How do you even begin to sum up the past ten days if you’re an Impact fan? After a slew of dismal results and worse team performances since the beginning of the summer, the axe fell on Rémi Garde on Wednesday, August 21st. In the same press release that announced Garde’s dismissal, the Impact presented his replacement: Wilmer Cabrera, who himself had been let go by the Houston Dynamo the previous week. Beloved team captain Patrice Bernier was brought back into the first team, this time as an assistant coach.

From L to R: GK coach Remy Vercoutre; asst coaches Patrice Bernier and Wilfried Nancy; and head coach Wilmer Cabrera

There was little time to adjust, as arguably the worst circumstances possible loomed for a new coach to jump in — the Impact’s annual visit to BMO Field, home of Enemy Number One, Toronto FC. Having all but lain down to hand TFC a win at Stade Saputo, would a new coach provide the desired electroshock to wake up a sleepwalking team?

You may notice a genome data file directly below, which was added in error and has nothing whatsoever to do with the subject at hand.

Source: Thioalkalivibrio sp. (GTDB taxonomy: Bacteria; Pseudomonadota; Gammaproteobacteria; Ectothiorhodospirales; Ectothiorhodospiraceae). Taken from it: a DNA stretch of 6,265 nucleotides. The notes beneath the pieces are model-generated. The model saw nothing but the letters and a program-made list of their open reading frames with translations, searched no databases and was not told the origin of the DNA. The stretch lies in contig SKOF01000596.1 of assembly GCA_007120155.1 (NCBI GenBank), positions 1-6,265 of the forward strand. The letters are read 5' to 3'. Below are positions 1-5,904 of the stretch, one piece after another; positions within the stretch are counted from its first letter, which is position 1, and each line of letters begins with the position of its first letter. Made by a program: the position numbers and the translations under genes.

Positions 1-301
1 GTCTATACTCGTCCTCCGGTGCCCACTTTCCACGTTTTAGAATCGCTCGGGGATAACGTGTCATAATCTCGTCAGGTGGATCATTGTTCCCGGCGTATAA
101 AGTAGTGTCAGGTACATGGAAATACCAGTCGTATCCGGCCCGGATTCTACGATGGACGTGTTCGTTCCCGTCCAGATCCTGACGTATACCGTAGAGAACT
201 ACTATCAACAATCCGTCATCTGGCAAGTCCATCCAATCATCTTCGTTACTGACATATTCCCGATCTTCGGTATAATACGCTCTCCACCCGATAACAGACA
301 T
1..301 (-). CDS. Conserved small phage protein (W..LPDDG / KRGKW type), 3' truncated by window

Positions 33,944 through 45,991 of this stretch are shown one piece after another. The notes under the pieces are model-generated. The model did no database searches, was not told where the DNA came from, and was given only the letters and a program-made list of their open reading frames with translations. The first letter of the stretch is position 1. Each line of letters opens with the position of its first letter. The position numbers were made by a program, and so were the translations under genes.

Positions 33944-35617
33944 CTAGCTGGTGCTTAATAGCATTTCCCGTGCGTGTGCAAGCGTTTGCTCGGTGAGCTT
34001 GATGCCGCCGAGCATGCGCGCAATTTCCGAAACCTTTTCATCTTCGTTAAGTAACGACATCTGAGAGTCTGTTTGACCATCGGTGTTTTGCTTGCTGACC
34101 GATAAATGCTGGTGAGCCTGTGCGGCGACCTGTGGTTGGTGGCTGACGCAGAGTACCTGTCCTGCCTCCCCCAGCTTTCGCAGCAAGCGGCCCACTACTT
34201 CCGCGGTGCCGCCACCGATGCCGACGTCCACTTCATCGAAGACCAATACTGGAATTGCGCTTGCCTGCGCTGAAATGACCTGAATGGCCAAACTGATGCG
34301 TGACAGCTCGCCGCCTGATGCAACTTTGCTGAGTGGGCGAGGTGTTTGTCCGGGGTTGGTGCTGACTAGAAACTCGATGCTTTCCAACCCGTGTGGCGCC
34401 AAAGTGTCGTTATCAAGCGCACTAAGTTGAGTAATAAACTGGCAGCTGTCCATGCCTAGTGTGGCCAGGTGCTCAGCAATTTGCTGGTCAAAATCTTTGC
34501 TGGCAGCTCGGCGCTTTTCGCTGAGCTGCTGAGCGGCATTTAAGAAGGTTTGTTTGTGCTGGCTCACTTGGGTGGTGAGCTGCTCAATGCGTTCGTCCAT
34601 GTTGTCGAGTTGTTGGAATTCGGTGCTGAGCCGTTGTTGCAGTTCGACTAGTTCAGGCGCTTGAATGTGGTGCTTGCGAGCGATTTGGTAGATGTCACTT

In short, the answer was no. For all of Cabrera’s talk of wanting the team to take risks, some combination of Garde’s old defensive mindset and the lack of belief that come with so many poor results meant that a hesitant Impact allowed their rivals to control the match and overtake them in the playoff race.

As the time wound down before the Impact’s next match against the equally slumping Vancouver Whitecaps, the shakeups in the organization weren’t over. A twenty-six-year fixture, in nearly every role one can hold in a professional sports organization, Nick De Santis left his position as VP of international relations. De Santis had been one of the few constants amid the Impact’s revolving door of coaches and players, so this is a sign that more big changes are coming.